31 October 2011

Product naming in Europe, a scenario

R&D (aka RTD) develops a concept. Engineering builds and tests the prototypes. Management give the project the green light. Marketing dreams up a product name, typically with a heavy cultural and linguistic bias determined by where the team is based and the nationalities of the key members. Marketing asks Legal Affairs to register the tradenames.

Marketing fails to think through how the product name will work in the languages of key markets. Legal Affairs registers tradenames in ‘all caps’ format without accents, partly out of habit, partly as a result of insufficient dialogue with Marketing. No one thinks to ask sales staff in target markets or a language consultant what they think, possibly because this higher duty is thought to be above anyone closer to the company’s customers or more familiar with their languages and cultures.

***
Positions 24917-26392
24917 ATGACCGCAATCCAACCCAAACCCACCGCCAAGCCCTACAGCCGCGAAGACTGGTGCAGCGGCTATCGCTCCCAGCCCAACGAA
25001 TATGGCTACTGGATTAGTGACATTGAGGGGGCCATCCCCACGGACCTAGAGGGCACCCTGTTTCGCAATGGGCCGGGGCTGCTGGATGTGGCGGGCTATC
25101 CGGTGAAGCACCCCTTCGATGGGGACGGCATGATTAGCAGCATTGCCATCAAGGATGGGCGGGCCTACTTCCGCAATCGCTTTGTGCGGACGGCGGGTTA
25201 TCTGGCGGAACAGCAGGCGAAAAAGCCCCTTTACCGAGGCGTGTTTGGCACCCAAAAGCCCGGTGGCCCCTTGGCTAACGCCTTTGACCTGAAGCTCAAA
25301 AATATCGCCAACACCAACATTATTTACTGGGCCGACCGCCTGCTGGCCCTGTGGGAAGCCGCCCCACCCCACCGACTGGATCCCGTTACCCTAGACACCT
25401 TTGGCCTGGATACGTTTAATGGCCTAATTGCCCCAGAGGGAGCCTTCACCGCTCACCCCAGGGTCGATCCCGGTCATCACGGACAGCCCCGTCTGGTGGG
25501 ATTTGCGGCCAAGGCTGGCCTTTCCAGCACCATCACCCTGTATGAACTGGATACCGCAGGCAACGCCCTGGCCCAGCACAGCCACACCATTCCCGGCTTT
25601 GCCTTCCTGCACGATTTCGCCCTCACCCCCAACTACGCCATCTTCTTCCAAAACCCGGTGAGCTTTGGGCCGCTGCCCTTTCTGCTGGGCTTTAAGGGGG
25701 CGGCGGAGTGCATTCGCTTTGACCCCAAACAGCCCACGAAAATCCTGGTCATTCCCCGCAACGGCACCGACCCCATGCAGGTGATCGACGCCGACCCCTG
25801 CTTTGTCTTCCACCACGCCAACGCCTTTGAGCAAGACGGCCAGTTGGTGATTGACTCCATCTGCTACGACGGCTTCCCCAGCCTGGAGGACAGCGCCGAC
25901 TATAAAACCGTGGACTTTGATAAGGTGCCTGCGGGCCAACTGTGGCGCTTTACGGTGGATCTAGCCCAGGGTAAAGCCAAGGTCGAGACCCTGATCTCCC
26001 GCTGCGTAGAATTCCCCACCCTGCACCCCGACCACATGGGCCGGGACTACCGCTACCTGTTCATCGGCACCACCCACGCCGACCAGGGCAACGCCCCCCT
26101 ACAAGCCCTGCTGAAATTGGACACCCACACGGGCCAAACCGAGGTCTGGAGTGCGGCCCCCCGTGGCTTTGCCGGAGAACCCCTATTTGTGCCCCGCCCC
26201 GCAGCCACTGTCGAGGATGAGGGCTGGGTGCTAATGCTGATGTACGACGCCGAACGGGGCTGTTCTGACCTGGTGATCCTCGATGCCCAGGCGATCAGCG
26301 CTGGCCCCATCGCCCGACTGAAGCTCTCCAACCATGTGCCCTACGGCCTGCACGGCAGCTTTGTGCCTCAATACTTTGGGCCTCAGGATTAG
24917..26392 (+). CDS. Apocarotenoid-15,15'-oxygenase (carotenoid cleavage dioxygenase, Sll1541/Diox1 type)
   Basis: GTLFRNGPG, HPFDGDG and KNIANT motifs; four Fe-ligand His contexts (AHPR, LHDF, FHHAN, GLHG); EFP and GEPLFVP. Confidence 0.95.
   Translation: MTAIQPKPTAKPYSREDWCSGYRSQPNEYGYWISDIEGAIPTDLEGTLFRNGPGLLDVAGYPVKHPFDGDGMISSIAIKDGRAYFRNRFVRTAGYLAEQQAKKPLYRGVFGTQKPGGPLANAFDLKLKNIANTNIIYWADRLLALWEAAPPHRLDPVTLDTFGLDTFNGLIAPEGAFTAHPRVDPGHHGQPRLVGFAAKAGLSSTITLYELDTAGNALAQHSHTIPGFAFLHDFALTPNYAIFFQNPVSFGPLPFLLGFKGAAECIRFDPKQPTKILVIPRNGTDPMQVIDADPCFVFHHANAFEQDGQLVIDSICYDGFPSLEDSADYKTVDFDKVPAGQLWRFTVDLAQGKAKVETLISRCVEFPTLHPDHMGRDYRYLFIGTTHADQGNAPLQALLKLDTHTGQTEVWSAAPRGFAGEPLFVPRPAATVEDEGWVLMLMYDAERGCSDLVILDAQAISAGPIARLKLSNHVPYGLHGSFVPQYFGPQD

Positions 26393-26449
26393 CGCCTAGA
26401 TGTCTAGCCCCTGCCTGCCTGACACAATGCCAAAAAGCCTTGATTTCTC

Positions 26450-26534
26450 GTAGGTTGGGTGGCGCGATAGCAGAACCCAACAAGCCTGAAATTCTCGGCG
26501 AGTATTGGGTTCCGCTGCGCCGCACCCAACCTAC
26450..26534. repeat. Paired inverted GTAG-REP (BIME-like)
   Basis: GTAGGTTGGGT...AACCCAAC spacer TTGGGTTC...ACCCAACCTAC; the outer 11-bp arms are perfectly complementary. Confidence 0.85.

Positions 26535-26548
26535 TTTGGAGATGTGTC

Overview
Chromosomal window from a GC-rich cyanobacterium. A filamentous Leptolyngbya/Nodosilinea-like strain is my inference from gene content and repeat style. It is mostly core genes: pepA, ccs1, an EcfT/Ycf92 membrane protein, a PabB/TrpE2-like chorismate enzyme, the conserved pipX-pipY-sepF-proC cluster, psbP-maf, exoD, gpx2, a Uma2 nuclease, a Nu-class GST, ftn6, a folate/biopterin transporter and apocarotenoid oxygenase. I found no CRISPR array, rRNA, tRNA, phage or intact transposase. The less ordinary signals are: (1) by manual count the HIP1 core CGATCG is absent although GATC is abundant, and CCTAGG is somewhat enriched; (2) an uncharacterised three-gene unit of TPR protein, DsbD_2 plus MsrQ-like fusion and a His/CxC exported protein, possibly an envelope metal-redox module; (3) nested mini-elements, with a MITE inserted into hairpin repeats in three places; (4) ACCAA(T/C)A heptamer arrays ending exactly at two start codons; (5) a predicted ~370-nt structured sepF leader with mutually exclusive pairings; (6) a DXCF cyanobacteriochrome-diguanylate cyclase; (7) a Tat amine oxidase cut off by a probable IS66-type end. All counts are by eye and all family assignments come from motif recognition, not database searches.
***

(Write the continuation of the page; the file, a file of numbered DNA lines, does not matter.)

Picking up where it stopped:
Results. In some countries or languages, a name may be funny, offensive, unfortunate or a missed opportunity.

Example: English-language readers often react very positively to French accents; a point which is often lost on the French themselves since they don’t actually see the accents the way others do. Internationally, ‘France Télécom’ presents itself as ‘France Telecom’, whereas many outside France would have found the original form both stronger and more distinctive.

No comments:

Post a Comment

Full circle

After completing a BSc in physics and maths in Australia and extended travels in Africa I found a job in Paris that left me with considerab...